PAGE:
During a press briefing on Wednesday, Press Secretary Sarah Sanders was given a chance to push back on a bombshell New York Times investigation alleging President Donald Trump — despite the image he’s cultivated of himself as a self-made billionaire — used tax dodges and in some cases “outright fraud” to siphon nearly a half-billion dollars from his dad’s real estate empire into his own pockets without paying appropriate taxes.
Trump’s initial response to the story came via his personal lawyer, Charles Harder, who released a statement dismissing the “highly defamatory” story as “extremely inaccurate.” But the statement doesn’t dispute a single fact in the report, which found “the money [Trump] made during his decades in real estate came from tax schemes of dubious legality, the existence of records of deception in documenting the family’s financial assets, and that the beginning of the president’s so-called self-made fortune dates back to his toddler years when, by the time he was 3 years old, Mr. Trump earned $200,000 a year in today’s dollars from his father.”
On Wednesday, Josh Dawsey of the Washington Post pressed Sanders to be more specific than Harder, asking if she could “explain what is inaccurate about that story, if there is anything that is actually in accurate about it?”
Sanders could not.
“It’s a totally false attack based on an old recycled news story. I am not going to go sit and go through every single line of a very boring 14,000 word story,” she said, despite the fact that she hadn’t even gone through a single line of it.
Sanders immediately pivoted to trying to spin the story as actually reflecting positively on Trump.
“I will say one thing the article did get right was that it showed that the president’s father actually had a great deal of confidence in him,” she said. “In fact the president brought his father into a lot of deals, and they made a lot of money together. So much so that his father went on to say that ‘everything he touched turned to gold.'”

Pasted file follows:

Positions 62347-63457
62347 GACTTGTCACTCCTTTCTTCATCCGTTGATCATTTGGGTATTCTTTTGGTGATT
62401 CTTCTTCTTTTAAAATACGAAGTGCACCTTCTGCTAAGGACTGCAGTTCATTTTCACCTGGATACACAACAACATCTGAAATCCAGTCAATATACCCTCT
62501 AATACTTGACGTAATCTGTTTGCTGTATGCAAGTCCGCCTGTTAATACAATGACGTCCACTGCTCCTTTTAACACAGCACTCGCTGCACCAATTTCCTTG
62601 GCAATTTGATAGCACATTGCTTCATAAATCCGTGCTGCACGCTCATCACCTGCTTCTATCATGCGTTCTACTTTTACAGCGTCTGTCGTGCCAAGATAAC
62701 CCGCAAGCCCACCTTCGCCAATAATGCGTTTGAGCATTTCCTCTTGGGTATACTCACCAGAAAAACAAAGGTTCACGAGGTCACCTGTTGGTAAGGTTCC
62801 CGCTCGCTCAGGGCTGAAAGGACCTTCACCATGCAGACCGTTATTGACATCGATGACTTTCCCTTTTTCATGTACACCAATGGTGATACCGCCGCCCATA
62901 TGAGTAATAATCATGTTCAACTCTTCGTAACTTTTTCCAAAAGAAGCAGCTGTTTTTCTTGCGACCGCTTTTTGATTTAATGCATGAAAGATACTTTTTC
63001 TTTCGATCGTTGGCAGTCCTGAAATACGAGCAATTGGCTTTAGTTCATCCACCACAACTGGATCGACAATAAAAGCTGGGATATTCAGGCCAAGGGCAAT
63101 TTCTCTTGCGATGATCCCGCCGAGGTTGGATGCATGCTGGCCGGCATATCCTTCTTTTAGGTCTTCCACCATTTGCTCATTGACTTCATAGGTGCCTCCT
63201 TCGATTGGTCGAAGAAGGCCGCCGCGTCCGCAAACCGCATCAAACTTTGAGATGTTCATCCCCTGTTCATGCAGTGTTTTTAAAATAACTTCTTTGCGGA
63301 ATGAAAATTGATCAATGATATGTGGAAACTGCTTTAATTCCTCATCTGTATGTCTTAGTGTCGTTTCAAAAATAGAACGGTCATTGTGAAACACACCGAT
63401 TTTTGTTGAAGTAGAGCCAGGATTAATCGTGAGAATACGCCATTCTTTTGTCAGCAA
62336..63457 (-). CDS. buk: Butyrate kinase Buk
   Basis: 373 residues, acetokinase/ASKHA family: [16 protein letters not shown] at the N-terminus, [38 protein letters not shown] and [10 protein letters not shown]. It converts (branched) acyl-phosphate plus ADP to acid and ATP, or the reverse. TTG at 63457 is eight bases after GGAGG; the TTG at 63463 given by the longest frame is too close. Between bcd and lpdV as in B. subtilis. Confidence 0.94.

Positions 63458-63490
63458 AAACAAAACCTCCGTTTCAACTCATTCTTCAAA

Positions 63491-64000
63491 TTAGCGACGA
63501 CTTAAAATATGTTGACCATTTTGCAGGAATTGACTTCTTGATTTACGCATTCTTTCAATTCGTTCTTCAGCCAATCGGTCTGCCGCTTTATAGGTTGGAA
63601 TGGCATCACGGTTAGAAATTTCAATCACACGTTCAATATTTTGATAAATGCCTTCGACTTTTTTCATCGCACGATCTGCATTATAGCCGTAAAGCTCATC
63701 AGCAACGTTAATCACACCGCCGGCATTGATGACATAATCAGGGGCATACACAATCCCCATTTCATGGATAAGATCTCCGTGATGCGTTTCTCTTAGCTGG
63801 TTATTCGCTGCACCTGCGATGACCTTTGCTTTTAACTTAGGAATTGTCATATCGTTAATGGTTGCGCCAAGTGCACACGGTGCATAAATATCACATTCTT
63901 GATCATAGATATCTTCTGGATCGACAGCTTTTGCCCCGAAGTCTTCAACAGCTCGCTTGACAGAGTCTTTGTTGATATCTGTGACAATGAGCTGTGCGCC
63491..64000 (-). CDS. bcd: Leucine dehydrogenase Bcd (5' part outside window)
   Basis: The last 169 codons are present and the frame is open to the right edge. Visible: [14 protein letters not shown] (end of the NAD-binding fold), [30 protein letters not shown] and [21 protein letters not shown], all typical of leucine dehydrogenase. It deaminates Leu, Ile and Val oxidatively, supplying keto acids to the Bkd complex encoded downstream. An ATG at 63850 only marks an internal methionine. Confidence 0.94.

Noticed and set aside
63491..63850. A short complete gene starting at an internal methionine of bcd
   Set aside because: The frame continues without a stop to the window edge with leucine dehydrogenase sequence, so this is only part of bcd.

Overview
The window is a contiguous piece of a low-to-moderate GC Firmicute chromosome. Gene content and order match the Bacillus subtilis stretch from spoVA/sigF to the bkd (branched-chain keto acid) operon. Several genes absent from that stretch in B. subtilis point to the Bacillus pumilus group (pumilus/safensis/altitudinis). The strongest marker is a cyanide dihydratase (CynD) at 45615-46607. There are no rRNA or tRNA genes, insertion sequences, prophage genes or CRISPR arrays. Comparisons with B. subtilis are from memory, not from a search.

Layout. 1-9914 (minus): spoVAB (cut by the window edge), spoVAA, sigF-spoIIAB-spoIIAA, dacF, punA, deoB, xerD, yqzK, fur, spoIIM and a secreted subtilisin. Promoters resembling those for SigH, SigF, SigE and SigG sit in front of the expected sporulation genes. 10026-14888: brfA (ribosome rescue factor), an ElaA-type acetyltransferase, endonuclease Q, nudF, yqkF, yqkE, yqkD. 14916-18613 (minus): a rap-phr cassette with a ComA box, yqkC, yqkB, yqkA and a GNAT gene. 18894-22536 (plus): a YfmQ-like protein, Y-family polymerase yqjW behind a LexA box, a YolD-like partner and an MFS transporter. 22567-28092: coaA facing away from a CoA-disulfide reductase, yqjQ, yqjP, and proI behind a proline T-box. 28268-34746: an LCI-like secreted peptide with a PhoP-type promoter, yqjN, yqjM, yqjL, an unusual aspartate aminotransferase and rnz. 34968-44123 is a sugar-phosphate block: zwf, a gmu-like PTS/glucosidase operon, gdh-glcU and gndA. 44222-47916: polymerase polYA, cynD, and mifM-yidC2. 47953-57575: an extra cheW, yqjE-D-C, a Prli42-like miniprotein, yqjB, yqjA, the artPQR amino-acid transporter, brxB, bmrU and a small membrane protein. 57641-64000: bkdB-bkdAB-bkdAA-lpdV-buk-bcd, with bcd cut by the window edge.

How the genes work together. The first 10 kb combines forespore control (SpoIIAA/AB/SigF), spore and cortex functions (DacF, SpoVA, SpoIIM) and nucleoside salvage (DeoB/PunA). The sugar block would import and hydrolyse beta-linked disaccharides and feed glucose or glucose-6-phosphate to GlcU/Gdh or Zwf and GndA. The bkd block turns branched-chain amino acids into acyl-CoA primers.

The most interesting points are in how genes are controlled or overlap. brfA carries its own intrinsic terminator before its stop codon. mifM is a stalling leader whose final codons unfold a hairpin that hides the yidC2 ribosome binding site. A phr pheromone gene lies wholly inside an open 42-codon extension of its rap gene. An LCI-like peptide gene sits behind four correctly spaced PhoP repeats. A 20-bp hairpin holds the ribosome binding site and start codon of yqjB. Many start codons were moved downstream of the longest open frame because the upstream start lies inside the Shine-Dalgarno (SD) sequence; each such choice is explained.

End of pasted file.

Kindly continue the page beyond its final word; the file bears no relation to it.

Sanders concluded her response by falsely asserting that “the president’s lawyer addressed some of the specific claims and walked through how the allegations of fraud and tax evasion are 100 percent false and highly defamatory. There was no fraud or tax evasion by anyone. He went on much further, and I would encourage you to read every word of his statement which completely undercuts the accusations in the New York Times.”
As mentioned earlier, however, Harder’s statement doesn’t address any of the article’s factual claims or findings.
Dawsey followed up by asking Sanders if Trump has any plans to release his tax returns, which could prove that the president hasn’t engaged in fraud. Sanders said she’s “not aware of any plans to do so.”
The White House’s failure to release Trump’s tax returns — standard procedure for previous presidents — represents a broken promise. In 2014, Trump said that if he “decide[s] to run for office, I’ll produce my tax returns. Absolutely. I would love to do that.” Even after he took office, he continued to promise he would release his tax returns, but that appears now to have been an outright lie.